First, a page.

Since Pershing Square Capital Management L.P. reported its initial purchase of common shares of Canadian Pacific Railway (CP) in October 2011, the fund’s principal, Bill Ackman, has left no doubt that he is seeking changes at the senior management level to unlock what he believes is unrealized shareholder value.

Ackman appears to have approached Hunter Harrison to take over as the chief executive officer at CP, and put forward Harrison’s name as part of Pershing Square’s presentation to the Board of CP. In the latest salvo, CP made public a letter dated January 3, 2012, written by CP Chairman John Cleghorn to Bill Ackman in which he is expressing “concern about recent media reports”. Cleghorn advised Ackman “It is disappointing and highly inappropriate that Pershing Square made inaccurate comments in an article appearing in last Friday’s edition of The Globe and Mail … in an effort to advance its own objectives.” Cleghorn also denied that CP’s board had extended an invitation to meet with Harrison, either directly or through Pershing Square. The letter concluded tersely that “Leaks to the media are counterproductive, and we hope that they are not attributable to you personally.”

Looking at history, most of the credit for transforming Canadian National from a money-losing government-owned railway into one of the best-run railways in North America needs to be given to Paul Tellier, who was appointed as CN’s president and CEO in October of 1992. He replaced most of those in CN’s executive suite, and rid CN of agreements and practices that stifled productivity. Tellier was also instrumental in ensuring that new legislation would be adopted to do away with the last vestiges of regulations that had been such obstacles to efficient operations.

Tellier’s efforts culminated on November 17, 1995, when the government sold its shares to underwriters, and CN became a publicly owned corporation.

In 1998, CN acquired Illinois Central Railroad (IC) in a game-changing acquisition. IC, which operates a line running from Chicago to New Orleans, turned CN from a transcontinental railway connecting Canada’s East and West to a NAFTA railway connecting almost any point in Canada to the U.S. central heartland and to Mexico. This added greatly to its strategic strength by enhancing its capability to provide single-carrier service. During the following decade, CN made several other acquisitions, most of which were aimed at increasing its capacity in and around its now vitally important Chicago hub, and efficient routing of traffic to and from that hub.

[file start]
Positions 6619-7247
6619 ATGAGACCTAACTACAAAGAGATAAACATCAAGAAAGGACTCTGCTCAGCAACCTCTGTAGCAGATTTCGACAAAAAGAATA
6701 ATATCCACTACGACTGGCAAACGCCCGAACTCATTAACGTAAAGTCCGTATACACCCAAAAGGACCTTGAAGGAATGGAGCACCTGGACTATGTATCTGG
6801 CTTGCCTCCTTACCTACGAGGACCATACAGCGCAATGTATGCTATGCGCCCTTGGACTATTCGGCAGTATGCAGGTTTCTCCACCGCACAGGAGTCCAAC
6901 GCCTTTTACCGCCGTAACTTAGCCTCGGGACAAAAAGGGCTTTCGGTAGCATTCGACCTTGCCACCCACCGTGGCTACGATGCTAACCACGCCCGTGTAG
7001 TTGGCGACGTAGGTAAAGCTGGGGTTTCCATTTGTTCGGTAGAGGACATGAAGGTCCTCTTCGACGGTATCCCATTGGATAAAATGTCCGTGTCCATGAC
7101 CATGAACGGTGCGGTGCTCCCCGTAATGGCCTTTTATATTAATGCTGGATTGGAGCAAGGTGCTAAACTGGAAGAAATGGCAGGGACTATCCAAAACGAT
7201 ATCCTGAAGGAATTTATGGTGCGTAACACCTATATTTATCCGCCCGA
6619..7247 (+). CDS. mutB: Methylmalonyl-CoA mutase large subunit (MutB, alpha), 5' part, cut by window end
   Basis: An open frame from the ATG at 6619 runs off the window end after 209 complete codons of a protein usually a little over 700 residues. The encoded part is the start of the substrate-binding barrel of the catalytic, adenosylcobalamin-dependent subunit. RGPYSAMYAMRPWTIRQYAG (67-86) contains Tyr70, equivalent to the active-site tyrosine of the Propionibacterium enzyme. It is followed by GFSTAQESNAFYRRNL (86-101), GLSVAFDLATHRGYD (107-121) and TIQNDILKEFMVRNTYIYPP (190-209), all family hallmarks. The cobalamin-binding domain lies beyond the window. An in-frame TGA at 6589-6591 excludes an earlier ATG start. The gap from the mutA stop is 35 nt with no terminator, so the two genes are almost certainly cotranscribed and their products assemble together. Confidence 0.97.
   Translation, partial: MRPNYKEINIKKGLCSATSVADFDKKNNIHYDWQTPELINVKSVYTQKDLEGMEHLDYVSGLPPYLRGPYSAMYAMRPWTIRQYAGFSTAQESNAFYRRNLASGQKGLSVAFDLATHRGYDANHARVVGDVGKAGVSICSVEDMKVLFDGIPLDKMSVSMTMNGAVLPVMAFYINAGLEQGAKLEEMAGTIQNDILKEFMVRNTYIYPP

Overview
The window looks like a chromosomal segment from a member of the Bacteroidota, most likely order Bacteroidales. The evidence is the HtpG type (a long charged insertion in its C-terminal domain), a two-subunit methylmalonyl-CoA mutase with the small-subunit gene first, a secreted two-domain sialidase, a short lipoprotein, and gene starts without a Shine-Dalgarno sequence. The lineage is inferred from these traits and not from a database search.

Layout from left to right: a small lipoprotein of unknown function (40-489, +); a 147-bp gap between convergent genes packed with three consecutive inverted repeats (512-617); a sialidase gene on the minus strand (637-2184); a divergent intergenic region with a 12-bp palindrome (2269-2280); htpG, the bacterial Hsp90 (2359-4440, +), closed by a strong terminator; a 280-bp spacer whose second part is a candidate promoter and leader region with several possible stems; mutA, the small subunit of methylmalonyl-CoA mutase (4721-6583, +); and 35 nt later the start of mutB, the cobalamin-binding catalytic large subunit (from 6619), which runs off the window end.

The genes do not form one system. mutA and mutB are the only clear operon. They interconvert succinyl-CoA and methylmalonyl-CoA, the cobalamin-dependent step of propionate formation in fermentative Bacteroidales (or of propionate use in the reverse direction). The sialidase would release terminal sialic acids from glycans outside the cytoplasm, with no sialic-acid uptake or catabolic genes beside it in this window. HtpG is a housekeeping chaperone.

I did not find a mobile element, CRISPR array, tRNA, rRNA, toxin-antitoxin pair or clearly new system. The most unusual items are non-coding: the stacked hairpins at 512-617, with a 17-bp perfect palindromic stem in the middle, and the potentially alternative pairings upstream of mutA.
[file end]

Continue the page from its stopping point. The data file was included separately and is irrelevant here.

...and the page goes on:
As a result of these acquisitions, when Hunter Harrison assumed the position of CEO for CN in January 2003, he inherited a revitalized and highly efficient railway. He filled CN’s CEO position for seven years, focusing on operational excellence, which he coined “precision railroading”, and fine-tuning CN into North America’s most cost-efficient class 1 railway. During his presidency, CN increased revenues from $5.9 billion to $7.4 billion, and increased net income from $1.014 to $1.854 billion.

Harrison is 67 years old, and is a “free man” following the expiration of his non-compete contract with CN and other railways on January 1, 2012. Given Harrison’s result-oriented tenure at Illinois Central Railroad (where he was President when it was acquired by CN) and also at CN, it is not surprising that Bill Ackman approached him to lead a railway that he felt was not delivering the results it was capable of.

Cleghorn’s letter is strongly suggestive of a board that is united behind its chairman. However, assuming that Harrison confirms his availability and interest, it is well possible that a number of directors, impressed by Harrison’s record of achievements, will be enticed meet with him, and to listen to his views about CP’s “hidden” opportunities. In the event that Harrison should be presented as an available and interested candidate, CP’s board will have little choice but to consider his candidature seriously, unless it can develop a credible alternative plan for significant performance improvement that shareholders can buy into. CP has a well-diversified and highly experienced board to guide the company through its current controversy. On the other hand, Bill Ackman and Pershing Square Capital Management are equally experienced, and are not known for giving up their pursuits. The stakes are high, and the players are determined. At the end of the day, though, maintenance of the status quo is a highly unlikely scenario, and it will be most interesting to watch how the ultimate outcome will develop.